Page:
In the 1900s, Goulburn farmer and orchardist Frederick Shepherd was hailed as the ‘Apricot King’ of NSW. He grew more stone fruit on the sunny slopes of ‘Teneriffe’ than anyone else in the state. The property’s trees’ slight elevation was enough to escape the worst of the frosts.
Acclaimed architect Edmund Cooper Manfred designed a two-storey mansion for Frederick. The original 1845 north-facing bluestone cottage comprised two rooms, one of which was a large meat safe able to hang at least 12 sheep. Edmund designed elaborate additions to create a home reflecting the success of Frederick, who lived there with his wife, Anna, two sons and two daughters. A third son was killed in World War I, in 1918.
But in more recent times, long after those halcyon days, ‘Teneriffe’ stood vacant on the northern outskirts of Goulburn and was almost destroyed by fire, vandals and neglect.
Steve Hazelton bought the property in 1987.
“Mum thought I was crazy, and she was right,” he says.
Steve could see the potential of reviving the ‘Teneriffe’ story, which is worth revisiting to appreciate the life and times of its original owner.
A good cricketer who owned racehorses and show jumpers, Frederick was riding his horse, Warlock, along a fence in December 1900 when a neighbour’s bull, pawing the earth and bellowing for the cows on ‘Teneriffe’, smashed through the fence and gored Warlock in the chest, inflicting fatal wounds.
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In December 1920, when the orchard’s trees were loaded to the ground, ‘Teneriffe’ produced 100 tons of fruit. From the 700 apricot and 1200 cherry trees on 50 acres of orchard, between 800 and 900 cases were sent to markets in Sydney, Albury and Leeton.
Plums, pears, apples and grapes were also grown there, and Frederick grew the district’s first crop of strawberries.
The Shepherds’ daughter, Violet, became a prominent apiarist, winning Sydney Royal Easter Show ribbons for her fine honey.
Frederick died from pneumonia in August, 1923, aged 77. JA Hutchinson continued growing fruit at the property in the following years.
Another owner, Colin Cameron, died in 1925. The farmers had enjoyed the bounty from ‘Teneriffe’, with dairy cows, sheep and pigs. Many years later, in 1980, ‘Teneriffe’ was on the market with 150 acres of land.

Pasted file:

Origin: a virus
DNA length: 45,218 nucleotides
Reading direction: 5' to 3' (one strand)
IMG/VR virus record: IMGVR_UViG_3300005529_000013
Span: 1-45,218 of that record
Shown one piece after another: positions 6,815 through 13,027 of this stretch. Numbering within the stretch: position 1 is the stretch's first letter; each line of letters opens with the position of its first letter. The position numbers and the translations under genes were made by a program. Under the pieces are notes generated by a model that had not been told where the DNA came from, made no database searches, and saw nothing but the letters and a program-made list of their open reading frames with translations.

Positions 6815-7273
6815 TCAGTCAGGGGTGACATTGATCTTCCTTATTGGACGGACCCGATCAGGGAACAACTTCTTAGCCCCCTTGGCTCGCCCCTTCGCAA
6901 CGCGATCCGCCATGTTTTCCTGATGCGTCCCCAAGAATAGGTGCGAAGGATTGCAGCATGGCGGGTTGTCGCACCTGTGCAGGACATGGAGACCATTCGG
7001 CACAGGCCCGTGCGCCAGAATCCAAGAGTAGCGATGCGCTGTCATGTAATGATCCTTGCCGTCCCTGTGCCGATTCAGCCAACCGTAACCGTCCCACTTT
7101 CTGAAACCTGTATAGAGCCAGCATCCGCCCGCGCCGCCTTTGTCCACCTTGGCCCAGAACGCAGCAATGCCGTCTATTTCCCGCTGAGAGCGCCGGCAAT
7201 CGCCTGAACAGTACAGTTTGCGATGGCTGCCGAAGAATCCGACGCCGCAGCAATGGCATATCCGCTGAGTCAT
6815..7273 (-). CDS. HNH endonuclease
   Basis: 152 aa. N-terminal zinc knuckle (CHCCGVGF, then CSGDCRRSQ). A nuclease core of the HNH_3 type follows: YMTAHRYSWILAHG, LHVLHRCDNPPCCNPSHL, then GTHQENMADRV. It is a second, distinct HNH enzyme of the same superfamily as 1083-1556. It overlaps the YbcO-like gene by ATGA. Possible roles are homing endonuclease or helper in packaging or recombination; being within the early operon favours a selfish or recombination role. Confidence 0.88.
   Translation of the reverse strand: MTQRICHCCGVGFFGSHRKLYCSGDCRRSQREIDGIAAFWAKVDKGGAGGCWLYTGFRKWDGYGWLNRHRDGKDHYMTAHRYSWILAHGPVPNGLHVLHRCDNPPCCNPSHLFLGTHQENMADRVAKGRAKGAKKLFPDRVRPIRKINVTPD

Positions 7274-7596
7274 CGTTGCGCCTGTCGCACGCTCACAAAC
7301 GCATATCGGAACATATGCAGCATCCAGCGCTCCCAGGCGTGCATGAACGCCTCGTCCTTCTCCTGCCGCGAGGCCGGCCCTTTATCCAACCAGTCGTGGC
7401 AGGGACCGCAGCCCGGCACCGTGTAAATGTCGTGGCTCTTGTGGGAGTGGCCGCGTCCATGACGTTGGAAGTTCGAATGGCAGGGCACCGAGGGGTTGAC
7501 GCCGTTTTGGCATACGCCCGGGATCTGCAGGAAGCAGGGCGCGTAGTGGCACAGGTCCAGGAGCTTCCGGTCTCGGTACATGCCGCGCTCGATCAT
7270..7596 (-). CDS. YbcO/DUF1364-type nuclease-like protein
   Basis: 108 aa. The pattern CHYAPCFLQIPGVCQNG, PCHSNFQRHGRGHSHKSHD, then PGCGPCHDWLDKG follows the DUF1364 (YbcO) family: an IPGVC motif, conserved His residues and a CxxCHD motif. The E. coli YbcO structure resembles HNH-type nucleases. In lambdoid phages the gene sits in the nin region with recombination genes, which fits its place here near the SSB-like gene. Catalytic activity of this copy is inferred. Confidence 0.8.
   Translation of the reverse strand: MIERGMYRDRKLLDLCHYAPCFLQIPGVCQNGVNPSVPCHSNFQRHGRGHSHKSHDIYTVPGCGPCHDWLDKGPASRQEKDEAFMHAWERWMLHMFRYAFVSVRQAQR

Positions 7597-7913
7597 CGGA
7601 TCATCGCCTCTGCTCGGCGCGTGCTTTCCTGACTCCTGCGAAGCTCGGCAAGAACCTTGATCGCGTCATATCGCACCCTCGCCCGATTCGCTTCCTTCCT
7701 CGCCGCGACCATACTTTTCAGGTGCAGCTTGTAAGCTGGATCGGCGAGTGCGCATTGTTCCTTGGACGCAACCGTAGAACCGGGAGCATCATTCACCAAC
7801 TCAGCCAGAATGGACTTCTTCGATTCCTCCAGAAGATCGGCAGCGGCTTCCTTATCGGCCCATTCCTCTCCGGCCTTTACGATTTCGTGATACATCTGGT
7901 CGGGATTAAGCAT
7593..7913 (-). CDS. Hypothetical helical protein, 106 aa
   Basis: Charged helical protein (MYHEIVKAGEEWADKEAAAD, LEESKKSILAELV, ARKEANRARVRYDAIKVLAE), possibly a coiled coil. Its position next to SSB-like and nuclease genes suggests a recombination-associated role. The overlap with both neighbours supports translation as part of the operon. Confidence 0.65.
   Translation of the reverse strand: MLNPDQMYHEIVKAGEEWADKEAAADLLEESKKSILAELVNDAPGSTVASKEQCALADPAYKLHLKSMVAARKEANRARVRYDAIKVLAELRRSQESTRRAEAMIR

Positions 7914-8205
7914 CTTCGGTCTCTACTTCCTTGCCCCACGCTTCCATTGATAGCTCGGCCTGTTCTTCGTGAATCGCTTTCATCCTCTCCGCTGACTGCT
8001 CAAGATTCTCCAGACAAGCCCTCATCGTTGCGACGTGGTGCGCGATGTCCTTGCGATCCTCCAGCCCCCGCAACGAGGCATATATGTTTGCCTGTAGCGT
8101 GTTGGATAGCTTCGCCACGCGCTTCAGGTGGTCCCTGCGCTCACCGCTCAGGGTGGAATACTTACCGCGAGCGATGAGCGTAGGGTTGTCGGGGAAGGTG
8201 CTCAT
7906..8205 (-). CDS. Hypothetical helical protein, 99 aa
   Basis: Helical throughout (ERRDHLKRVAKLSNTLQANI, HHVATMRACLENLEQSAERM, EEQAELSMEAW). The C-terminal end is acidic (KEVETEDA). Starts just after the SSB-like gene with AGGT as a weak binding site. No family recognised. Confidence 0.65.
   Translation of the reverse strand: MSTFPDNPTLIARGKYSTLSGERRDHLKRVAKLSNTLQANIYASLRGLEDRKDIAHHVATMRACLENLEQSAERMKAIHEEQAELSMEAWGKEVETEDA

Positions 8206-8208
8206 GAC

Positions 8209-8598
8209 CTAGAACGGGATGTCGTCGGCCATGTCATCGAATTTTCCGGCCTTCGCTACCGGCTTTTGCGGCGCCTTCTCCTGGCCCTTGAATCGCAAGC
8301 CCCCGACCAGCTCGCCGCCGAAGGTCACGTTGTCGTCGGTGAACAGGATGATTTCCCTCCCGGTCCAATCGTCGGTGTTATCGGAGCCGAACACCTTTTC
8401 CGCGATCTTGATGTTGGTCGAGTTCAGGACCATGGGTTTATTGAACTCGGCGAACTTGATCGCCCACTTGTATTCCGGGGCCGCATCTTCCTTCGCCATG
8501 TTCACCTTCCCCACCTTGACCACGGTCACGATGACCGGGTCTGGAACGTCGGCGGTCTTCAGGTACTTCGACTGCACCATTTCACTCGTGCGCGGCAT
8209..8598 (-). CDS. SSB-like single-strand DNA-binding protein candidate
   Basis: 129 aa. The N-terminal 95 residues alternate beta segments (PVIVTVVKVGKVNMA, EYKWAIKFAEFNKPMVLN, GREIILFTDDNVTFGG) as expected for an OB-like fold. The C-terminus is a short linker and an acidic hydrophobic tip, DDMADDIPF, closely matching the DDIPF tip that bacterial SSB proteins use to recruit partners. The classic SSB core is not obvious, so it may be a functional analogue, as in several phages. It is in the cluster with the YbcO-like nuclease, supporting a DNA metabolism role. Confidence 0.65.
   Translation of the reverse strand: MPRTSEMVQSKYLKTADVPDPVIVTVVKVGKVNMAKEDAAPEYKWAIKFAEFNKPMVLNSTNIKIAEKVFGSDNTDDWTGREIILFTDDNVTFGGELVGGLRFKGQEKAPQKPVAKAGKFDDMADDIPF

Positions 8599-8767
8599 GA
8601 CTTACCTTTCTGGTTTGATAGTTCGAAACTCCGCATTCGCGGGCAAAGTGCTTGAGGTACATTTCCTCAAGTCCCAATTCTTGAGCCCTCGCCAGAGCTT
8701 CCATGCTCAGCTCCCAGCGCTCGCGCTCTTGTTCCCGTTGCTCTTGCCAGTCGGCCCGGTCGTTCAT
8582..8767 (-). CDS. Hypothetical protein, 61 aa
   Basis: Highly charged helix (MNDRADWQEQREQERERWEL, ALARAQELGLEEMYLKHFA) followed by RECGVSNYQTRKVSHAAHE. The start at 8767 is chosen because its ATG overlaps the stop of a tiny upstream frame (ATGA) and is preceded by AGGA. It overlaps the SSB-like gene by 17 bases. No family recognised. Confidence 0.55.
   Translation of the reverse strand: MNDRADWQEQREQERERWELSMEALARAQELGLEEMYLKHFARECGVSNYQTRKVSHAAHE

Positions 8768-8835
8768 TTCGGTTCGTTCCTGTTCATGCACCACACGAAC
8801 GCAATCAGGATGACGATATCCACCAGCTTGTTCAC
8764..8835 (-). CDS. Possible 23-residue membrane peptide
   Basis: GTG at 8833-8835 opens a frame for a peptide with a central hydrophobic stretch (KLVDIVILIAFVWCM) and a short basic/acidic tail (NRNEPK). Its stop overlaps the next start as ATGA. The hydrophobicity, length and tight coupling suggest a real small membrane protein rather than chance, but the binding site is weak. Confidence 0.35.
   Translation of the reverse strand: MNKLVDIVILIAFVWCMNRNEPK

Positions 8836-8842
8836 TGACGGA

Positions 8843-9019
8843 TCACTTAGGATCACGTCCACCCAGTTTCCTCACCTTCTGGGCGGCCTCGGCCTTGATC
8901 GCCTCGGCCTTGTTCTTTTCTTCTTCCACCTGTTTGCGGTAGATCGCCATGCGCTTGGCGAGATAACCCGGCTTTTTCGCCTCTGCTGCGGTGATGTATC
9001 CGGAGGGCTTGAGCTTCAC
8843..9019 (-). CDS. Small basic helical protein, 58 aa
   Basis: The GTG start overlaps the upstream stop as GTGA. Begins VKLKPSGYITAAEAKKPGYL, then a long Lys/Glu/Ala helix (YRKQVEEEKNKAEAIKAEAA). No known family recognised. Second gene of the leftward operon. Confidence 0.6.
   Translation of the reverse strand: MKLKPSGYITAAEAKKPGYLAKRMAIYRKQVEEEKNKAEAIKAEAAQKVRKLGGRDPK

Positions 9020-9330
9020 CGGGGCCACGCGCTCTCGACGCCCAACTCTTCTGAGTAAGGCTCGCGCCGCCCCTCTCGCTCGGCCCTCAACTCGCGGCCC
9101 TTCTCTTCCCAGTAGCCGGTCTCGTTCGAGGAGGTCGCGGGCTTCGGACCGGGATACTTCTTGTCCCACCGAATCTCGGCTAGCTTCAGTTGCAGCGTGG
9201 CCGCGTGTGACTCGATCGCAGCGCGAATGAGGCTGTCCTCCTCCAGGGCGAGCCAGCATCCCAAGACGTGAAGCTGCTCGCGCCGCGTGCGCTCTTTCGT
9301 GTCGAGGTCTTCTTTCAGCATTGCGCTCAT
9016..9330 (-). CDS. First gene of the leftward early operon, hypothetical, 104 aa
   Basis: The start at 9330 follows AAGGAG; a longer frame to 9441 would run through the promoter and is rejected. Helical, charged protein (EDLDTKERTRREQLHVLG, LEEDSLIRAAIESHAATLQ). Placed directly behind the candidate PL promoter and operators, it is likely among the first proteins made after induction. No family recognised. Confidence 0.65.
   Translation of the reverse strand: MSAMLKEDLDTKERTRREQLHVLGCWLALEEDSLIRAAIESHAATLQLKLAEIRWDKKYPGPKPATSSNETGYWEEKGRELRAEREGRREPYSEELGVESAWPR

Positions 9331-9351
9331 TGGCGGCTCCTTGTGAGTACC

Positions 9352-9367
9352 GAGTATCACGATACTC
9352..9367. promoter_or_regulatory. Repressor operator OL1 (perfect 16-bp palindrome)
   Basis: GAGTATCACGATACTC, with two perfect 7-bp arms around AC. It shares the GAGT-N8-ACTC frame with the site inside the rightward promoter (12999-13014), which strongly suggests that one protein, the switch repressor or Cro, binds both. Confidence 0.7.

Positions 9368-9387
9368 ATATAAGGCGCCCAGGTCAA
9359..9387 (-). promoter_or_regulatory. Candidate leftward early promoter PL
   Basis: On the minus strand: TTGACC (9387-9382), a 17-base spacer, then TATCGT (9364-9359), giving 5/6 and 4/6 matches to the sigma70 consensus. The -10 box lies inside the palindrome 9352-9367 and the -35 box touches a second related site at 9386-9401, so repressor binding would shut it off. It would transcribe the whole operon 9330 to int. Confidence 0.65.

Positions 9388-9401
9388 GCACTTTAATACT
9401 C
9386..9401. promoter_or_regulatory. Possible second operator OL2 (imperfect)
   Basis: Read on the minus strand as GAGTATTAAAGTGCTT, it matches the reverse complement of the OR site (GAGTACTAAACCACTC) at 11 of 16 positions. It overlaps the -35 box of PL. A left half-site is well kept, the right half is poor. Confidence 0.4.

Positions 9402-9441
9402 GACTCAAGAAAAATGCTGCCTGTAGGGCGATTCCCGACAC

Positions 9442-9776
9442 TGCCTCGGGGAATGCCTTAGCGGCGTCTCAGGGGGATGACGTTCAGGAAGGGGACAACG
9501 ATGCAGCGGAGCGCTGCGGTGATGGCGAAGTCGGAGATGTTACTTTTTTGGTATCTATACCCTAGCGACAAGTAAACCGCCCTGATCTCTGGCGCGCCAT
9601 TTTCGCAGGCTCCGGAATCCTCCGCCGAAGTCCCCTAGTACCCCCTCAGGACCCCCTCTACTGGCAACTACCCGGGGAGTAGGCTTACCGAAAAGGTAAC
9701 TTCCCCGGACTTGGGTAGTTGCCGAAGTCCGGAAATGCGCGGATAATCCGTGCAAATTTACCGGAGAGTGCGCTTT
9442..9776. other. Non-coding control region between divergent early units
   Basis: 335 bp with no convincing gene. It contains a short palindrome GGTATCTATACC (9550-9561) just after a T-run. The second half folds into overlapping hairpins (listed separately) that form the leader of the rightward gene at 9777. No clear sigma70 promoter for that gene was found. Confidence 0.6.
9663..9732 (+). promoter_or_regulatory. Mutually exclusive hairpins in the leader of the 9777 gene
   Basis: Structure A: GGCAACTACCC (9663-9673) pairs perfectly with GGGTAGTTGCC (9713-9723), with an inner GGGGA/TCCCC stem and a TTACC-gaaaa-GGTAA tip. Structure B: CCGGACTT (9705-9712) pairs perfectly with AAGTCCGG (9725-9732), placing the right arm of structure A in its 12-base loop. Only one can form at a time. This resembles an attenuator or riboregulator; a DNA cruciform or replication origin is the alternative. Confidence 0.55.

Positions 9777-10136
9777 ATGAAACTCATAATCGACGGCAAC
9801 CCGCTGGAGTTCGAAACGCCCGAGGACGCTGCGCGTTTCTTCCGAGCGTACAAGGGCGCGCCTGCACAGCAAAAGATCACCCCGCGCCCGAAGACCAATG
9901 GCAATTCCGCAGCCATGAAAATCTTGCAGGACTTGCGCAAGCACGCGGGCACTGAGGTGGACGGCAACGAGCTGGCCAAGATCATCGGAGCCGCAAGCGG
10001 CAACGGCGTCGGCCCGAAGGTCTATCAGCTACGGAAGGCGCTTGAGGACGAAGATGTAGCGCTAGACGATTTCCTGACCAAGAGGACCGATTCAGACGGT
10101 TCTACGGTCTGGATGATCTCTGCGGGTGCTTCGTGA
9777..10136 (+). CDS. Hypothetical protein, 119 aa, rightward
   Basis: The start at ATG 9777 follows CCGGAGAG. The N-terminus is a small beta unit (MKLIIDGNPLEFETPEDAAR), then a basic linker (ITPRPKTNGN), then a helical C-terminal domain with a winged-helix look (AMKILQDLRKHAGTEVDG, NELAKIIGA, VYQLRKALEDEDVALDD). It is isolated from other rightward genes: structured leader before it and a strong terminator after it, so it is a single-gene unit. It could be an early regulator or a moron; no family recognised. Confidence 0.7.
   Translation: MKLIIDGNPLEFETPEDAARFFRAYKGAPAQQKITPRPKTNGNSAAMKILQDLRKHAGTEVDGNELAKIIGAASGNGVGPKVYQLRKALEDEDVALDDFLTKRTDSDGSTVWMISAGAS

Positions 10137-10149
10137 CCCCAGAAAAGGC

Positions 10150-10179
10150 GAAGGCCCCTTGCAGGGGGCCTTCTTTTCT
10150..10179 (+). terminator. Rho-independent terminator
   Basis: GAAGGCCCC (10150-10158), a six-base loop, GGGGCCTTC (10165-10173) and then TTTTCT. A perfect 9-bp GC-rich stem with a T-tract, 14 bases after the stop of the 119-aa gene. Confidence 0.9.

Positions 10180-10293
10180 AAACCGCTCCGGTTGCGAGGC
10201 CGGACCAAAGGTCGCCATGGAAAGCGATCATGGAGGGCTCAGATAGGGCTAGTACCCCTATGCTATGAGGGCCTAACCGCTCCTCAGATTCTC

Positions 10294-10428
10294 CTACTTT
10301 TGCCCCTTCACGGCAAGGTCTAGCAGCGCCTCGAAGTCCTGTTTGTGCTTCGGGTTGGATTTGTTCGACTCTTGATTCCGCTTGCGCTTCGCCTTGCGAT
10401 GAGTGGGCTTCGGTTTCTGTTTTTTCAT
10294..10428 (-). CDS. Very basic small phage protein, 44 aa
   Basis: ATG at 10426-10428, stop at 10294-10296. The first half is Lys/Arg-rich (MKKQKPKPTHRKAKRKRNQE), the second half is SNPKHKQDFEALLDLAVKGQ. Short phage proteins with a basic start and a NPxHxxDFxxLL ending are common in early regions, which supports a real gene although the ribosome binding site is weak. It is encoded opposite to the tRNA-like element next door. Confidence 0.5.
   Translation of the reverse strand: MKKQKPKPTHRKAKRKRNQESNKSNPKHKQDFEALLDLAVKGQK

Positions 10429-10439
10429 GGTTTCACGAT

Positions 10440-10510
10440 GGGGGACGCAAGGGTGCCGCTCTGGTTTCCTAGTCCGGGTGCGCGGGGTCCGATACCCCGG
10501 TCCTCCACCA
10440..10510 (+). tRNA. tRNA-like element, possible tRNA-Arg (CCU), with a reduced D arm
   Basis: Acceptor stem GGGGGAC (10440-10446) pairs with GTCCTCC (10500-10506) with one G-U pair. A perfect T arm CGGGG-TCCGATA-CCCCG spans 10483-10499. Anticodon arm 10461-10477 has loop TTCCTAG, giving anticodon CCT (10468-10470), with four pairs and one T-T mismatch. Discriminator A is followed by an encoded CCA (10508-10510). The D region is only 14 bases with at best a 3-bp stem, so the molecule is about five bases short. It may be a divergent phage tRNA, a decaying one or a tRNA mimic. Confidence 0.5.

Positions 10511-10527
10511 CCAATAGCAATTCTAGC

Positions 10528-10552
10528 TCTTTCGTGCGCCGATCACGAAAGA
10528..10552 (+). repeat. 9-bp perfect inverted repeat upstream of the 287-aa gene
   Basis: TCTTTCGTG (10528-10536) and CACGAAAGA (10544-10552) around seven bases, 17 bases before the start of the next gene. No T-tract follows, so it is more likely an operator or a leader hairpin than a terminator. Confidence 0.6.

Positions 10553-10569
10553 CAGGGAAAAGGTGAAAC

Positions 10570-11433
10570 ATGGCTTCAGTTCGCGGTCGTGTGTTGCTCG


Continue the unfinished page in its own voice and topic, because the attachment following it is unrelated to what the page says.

Current owner Steve leads an equally colourful life as Frederick once did, albeit in different arenas.
A vocalist and lead guitarist in a Sydney band in the early 1980s, Steve also published classic motorbike magazines, and he continues to import and sell classic bikes. He was handy with a bricklayer’s trowel and hammer while restoring ‘Teneriffe’.
His partner, Sandra Greenstein, says Steve rebuilt a small cottage near the main house.
“He lived in it until he decided where to start on the big house,” she says. “One day he just decided to make a start.”
A mountain of work awaited throughout the five bedrooms, three large rooms on the ground floor and conservatory at the rear.
A backhoe was brought in to demolish unstable back walls. At the time, council said the entire building should be bulldozed. Floors had rotted away, windows were smashed and other sections had been removed. Digging out rubble beneath the floors took weeks, and underpinning was needed everywhere.
Steve completely rebuilt the front verandah. Intricate detail on the ceiling roses took two weeks to paint.
“A ruby, glass hallway light was given to me by an old chap who purchased it at the original clearing sale in 1964,” he says. “He just dropped it out and said, ‘This belongs back here, I want you to have it.’
“The original sidelights on either side of the front door were found in a paddock 100 metres from the home – vandals must have grown tired of carrying them away.
“One of the hardest things to do was replacing the old pediment in the centre of the building.”
Steve rebuilt a front bay window and a new jarrah staircase after vandals had burned the original one. Repairs are ongoing, although crumbly bricks will need replacing with more modern alternatives to protect the interior from the weather.
Out near Mary’s Mount, ‘Teneriffe’ faces the city of Goulburn as if it has witnessed generations of people who have toiled hard and enjoyed the fruits of their endeavours.
Original Article published by John Thistleton on The RiotACT.